38 thoughts on “Our Daily Thread 10-11-18

  1. And is that an old Datsun/Nissan 280z type car in the garage? The tail lights make me think it is.

    If it is, that’s pretty sweet. 🙂


  2. QoD”
    If the ladder is on the roof, how do you get on the roof.
    Then, if you are on the roof with a ladder, what do you do with the ladder?
    Then, if you fall off the ladder, how far do you fall?
    Presumably, some limbs have to be removed. There are people who do that for a living.

    Good morning everyone but Jo.
    Good night Jo

    Liked by 1 person

  3. Please tell me that no one planned to take a chain saw on the ladder on the roof.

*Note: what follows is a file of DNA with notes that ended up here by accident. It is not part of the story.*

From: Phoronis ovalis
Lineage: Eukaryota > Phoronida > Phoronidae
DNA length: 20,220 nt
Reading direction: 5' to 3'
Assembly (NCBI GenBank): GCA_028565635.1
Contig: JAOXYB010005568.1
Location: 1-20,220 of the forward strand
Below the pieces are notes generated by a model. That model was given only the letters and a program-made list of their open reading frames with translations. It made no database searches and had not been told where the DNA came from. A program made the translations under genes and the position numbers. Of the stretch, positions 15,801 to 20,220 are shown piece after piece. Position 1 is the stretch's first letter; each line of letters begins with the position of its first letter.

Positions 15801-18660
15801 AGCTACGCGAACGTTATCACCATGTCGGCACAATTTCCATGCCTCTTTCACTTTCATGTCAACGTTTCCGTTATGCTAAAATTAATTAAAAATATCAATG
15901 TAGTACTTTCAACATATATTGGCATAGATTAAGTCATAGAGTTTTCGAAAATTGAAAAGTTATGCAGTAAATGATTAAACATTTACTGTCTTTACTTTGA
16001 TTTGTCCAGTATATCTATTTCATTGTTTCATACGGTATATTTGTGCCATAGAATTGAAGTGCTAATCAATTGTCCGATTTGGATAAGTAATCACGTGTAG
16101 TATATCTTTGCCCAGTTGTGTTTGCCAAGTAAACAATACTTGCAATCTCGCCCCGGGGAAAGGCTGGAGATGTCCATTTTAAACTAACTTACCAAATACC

I interrupted my breakfast to say that.
    But it did save me from comment on Karen apologizing to a dead mouse.

    Liked by 2 people

  4. That reminds me of a video I’ve seen of men doing stupid, dangerous things (unsuccessfully, I might add). The title of the video is something like, “This is why women live longer than men.” 😀

    Liked by 2 people

  5. What could possibly go wrong with cutting of a few branches hanging above one’s roof, by the method of climbing on a ladder placed on the sloping roof and cutting off the branches with a chain saw? The answer is gravitational pull. When the branches are cut off, they will fall down, potentially hitting the ladder, and knocking both it and the person on it, who would be holding a running chain saw, off the roof…